The International Cocoa Organization—a global body composed of cocoa producing and consuming member countries—said in its latest monthly report that it expects the global supply deficit to widen to 374,000 metric tons in the 2023-24 season, from 74,000 tons last season. Global cocoa supply is anticipated to decline by almost 11% to 4.449 million tons when compared with 2022-23.

“Significant declines in production are expected from the top producing countries as they are envisaged to feel the detrimental effect of unfavourable weather conditions and diseases,” the organisation said.

While the effects of climate change are severe, other serious structural issues are also hitting West African cocoa production in the short- to medium-term. Illegal mining poses a significant threat to cocoa farms in Ghana, destroying arable land and poisoning water supplies, and the problem is becoming increasingly relevant in the Ivory Coast, according to BMI.

The issues are being magnified by deforestation carried out to increase cocoa production. Since 1950, Ivory Coast has lost around 90% of its forests, while Ghana has lost around 65% over the same period. This has driven farmers to areas less suited to cocoa cultivation like grasslands, increasing the amount of labor required and bringing further downside risks to the harvest, the research firm said.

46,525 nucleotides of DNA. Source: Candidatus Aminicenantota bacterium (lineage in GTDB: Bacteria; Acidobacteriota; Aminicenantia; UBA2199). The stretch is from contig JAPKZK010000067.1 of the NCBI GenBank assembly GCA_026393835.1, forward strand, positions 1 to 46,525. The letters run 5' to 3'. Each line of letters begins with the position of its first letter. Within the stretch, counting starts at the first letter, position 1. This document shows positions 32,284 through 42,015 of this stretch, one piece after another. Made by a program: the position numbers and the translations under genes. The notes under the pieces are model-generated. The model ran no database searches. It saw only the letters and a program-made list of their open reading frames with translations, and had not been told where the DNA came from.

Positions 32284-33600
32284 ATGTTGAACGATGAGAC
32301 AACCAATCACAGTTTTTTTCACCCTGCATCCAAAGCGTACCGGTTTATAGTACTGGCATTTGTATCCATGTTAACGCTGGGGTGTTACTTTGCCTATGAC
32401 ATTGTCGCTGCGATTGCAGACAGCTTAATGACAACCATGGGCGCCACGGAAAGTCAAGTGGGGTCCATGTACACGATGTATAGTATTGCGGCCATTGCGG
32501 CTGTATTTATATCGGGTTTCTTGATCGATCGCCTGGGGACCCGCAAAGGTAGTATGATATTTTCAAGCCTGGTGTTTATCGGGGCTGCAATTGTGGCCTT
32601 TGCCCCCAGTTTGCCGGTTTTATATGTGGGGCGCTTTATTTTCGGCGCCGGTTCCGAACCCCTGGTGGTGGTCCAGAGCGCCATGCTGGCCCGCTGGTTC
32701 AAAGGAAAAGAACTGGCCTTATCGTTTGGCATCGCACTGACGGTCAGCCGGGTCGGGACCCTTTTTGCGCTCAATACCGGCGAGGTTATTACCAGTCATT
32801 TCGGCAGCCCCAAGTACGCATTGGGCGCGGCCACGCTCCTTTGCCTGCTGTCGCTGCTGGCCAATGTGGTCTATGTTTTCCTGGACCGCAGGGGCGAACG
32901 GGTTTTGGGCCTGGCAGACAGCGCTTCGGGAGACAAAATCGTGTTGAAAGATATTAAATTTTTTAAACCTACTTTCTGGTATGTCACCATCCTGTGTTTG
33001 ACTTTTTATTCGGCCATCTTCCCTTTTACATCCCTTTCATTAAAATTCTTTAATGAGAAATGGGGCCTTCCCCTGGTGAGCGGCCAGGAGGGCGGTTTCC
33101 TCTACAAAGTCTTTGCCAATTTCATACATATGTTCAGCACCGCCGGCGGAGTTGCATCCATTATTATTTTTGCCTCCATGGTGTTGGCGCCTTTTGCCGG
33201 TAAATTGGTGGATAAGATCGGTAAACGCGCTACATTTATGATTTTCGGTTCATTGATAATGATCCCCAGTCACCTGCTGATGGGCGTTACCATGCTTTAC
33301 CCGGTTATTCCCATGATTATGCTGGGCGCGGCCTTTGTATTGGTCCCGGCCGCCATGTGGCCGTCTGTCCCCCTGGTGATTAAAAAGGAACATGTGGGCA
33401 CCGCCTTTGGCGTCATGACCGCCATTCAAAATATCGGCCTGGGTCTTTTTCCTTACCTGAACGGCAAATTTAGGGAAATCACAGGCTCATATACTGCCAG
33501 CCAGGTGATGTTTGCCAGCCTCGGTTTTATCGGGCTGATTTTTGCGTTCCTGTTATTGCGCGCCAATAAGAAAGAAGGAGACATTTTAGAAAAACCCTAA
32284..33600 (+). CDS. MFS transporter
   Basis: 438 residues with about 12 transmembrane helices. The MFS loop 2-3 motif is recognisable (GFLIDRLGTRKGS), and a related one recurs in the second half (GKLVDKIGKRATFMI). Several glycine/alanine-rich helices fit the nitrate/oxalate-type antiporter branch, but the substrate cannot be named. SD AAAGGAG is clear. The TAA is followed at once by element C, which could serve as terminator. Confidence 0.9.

The Ivory Coast’s cocoa mid-crop harvest—which officially starts in April and runs until September—is expected to fall to 400,000-500,000 tons from 600,000-620,000 tons last year, with weather expected to play a crucial role in shaping the market balance for the season, ING analysts said, citing estimates from the country’s cocoa regulator. Ghana’s cocoa board also forecasts a slump in the harvest for this season to as low as 422,500 tons, the poorest in more than 20 years, according to BMI.

Neither regulator responded to a request for comment.

Meanwhile, extreme droughts in Southeast Asia—particularly in Vietnam and Indonesia—are resulting in lower coffee bean harvests, hurting producers’ output and global exports. Coffee inventories have recovered somewhat in recent weeks but remain low in recent historical terms. Robusta coffee has seen a severe deterioration in export expectations, while Arabica coffee is expected to return to a relatively narrow surplus this year, said Charles Hart, senior commodities analyst at BMI.